Three shots are given over six months at a cost of approximately $360. A federal program called Vaccines for Children will provide free vaccine for girls younger than 19 years old who are uninsured, are on Medicaid or do not have health insurance that covers the shots.

Why Is the HPV Vaccine Recommended at Such a Young Age?

The vaccine is most effective if given before females becoming sexually active. There is less benefit if you are already infected with one of the four types of HPV in the vaccine.

The CDC bases its recommendations on surveys of teenagers about when they become sexually active. The young age does not mean this is when most girls begin to have sex, but rather when a significant portion report becoming sexually active. Parents should talk with their children and determine when it is appropriate for their child to consider getting vaccinated.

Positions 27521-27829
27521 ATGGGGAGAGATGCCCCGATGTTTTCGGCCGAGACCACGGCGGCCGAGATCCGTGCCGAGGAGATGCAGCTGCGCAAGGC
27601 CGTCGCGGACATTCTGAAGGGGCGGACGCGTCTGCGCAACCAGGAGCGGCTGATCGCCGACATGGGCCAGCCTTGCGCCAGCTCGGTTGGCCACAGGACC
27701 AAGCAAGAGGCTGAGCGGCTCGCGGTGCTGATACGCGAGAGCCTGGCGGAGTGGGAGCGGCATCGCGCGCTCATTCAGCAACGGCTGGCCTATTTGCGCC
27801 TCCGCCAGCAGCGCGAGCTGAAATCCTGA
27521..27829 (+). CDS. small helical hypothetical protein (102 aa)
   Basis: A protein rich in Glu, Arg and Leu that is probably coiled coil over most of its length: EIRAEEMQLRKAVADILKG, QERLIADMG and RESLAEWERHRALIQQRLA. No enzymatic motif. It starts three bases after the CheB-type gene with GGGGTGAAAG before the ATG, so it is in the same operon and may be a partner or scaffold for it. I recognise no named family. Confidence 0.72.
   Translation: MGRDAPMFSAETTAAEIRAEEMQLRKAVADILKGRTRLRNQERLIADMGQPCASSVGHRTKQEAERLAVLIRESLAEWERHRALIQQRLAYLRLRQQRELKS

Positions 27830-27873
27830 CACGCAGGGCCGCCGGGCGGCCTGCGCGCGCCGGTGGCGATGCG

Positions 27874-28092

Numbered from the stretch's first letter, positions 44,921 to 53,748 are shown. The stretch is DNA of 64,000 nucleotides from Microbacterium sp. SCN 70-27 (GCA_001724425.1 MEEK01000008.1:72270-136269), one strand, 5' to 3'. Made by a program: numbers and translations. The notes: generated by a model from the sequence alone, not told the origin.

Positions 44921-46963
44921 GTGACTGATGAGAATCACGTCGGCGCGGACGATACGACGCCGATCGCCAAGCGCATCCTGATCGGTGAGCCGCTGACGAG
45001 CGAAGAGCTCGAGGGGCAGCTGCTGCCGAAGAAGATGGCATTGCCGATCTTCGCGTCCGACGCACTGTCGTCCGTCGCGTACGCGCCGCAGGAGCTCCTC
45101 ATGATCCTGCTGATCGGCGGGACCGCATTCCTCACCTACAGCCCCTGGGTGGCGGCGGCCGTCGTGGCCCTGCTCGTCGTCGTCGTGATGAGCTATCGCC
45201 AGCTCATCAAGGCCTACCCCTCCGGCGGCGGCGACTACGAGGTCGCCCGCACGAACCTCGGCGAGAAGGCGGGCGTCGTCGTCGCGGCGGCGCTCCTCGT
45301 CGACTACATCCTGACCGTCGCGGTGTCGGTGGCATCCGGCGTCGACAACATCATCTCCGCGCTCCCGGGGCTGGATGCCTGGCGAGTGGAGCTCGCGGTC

If I Get Vaccinated, Can I Stop Having Pap Tests?

No. There are some types of HPV that are not covered by the vaccine. A Pap test will detect abnormal cells if you are infected with one of these types. Also, we are unsure how long the vaccine will prevent HPV infections so there may be a need to get a booster dose in about five years.

The Future of HPV Protection

An additional HPV vaccine is likely to be approved early this year. This vaccine is also intended to prevent the initial infection with HPV so it is also recommended for young women.

There are current trials that are studying the use of HPV in men and older women. A more potent HPV vaccine, which produces a vigorous immune response, is being tested as a treatment for genital warts. Finally in the near future, DNA technology could replace the Pap test with a rapid, simple, accurate and affordable test to screen for all high-risk HPV strains.

While no one enjoys getting shots, the mild pain experienced by young women from the HPV vaccine injection is well worth the future benefits in protecting against cervical cancer.

Dr. Douglas Holt is director of the Hillsborough County Health Department in Tampa, Fla., and a professor in the Division of Infectious Disease and International Medicine at the University of South Florida College of Medicine.